Asset Management is really a form of property management but coming at it from a slightly different angle. Where property management focuses on the nuts and bolts of effectively running properties day to day, asset management focuses on adding value to the property as a form of investment.
Not that normal property management doesn’t have this end-goal of increased values and reduced costs in mind anyway, but asset management goes a step further to make it the absolute goal and thinks more bigger-picture into issues that can extract that extra value within a property interest.
This therefore tends to hinge on market values and what the property ownership or tenancy value is, how things can be changed to increase the value, and how these extra initiatives and plans can unravel in order to see it increase longer term. Reducing costs and expenditure are a consequence of this, but not necessarily the main focus, as the goal is to unlock the hidden gems of value in the property interest even if there is an increased initial cost for the sake of a greater long-term return.
In terms of terminology used, you sometime see this referred to as real estate asset management, or property portfolio asset management, and more general investment asset management. It’s all the same focus, although make sure you’re talking about property as the ‘asset’ in question as opposed to other forms of non-property assets.
Property asset management also tends to focus more on commercial property because of the greater opportunities and values that involved, but certainly still applicable for residential interests, particularly larger multi-let and mixed-use schemes.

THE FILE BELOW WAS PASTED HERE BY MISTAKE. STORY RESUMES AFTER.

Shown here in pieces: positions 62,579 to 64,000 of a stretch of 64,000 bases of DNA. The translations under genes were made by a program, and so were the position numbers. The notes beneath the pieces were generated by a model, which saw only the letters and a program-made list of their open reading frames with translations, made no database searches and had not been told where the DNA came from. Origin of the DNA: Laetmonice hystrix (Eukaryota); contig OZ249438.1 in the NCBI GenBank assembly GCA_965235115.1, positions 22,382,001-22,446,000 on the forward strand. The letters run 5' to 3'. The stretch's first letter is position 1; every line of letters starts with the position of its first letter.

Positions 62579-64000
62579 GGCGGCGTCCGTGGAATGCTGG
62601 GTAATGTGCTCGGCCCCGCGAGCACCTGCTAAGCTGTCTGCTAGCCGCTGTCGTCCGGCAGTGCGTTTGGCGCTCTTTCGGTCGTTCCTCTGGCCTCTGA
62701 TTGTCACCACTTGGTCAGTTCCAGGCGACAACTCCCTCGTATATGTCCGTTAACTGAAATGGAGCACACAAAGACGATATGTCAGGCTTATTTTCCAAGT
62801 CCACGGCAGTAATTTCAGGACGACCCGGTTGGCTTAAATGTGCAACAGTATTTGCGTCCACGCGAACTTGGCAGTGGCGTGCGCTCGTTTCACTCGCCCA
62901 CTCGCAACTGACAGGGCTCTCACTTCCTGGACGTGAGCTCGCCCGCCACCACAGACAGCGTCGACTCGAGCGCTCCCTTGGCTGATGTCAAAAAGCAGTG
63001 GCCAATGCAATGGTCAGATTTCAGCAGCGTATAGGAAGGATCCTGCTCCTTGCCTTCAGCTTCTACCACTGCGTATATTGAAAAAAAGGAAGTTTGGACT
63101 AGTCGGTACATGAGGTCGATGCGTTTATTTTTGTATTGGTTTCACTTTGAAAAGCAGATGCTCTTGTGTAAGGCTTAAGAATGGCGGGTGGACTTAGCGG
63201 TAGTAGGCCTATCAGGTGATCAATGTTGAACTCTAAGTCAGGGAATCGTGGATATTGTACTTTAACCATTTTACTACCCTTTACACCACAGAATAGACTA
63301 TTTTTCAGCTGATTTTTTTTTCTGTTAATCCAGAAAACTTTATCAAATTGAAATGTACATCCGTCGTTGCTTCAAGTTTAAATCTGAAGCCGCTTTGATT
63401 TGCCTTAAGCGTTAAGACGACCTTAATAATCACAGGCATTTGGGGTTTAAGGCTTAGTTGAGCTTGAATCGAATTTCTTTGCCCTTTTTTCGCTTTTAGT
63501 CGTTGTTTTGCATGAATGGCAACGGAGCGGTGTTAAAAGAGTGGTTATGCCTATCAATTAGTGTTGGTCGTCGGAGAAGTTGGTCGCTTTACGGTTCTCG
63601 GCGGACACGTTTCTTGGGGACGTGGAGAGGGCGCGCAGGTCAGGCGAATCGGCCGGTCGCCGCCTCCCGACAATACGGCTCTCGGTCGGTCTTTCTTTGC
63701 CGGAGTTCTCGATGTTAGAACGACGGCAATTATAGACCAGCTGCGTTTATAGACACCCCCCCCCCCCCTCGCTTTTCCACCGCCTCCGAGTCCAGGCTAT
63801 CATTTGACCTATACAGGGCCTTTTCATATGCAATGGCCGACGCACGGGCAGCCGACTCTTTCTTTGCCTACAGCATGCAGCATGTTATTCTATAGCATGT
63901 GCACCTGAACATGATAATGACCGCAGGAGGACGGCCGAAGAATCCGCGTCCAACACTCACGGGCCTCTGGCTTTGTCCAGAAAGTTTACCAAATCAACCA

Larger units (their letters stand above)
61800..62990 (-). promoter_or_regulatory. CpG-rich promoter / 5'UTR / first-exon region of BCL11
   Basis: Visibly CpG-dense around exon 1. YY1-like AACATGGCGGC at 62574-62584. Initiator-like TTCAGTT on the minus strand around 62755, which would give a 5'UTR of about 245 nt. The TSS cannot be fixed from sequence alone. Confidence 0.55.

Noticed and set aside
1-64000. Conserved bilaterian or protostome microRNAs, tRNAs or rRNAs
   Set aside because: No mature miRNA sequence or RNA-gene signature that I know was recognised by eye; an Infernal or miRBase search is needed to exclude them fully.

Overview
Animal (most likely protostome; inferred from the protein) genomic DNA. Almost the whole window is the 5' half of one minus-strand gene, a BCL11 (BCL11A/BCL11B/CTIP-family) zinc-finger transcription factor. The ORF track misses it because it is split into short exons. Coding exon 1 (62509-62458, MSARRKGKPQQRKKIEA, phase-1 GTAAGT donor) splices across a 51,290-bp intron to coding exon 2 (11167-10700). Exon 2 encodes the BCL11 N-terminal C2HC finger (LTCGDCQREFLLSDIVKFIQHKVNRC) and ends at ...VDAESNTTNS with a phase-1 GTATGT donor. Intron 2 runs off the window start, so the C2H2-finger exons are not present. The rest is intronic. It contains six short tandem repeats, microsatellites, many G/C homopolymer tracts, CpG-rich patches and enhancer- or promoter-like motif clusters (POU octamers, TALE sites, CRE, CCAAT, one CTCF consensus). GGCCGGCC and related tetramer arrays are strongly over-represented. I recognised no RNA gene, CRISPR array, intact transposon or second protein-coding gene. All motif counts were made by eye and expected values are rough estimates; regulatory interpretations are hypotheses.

In terms then of a final definition of property asset management, it is “the process of maximising the value of a property interest through proactive and cost-effective measures”.
Asset Management Versus Property Management
Understanding how these two relate to each other is best understood in an example. Let’s take, say, a row of shops with flats above them, your typical local parade maybe with a newsagent and café or takeaway.
Let’s say you own the freehold of one of these with a convenience store below, and two flats above it, with the whole unit let out under one commercial lease to ABC Newsagents for another 3 years.
In the property management world you have the basics to look after – making sure the landlord or tenant are carrying out maintenance and compliance works according to the lease, arranging correct insurance cover and any service charges, and making sure rent is satisfactorily paid up.
You can also start thinking longer-term and looking at, say, early negotiations to renew the lease in the next few years, and how the newsagent is correctly using the separate flats upstairs themselves or through authorised sublets.
Asset Management then looks at things longer-term and value-wise, and what the value of the freehold interest could be both short and long-term. So if the current tenant renews their lease in a few years time the property may be worth ‘x’ amount as opposed to ‘y’ amount if they vacated and the landlord was left with re-leting the whole property.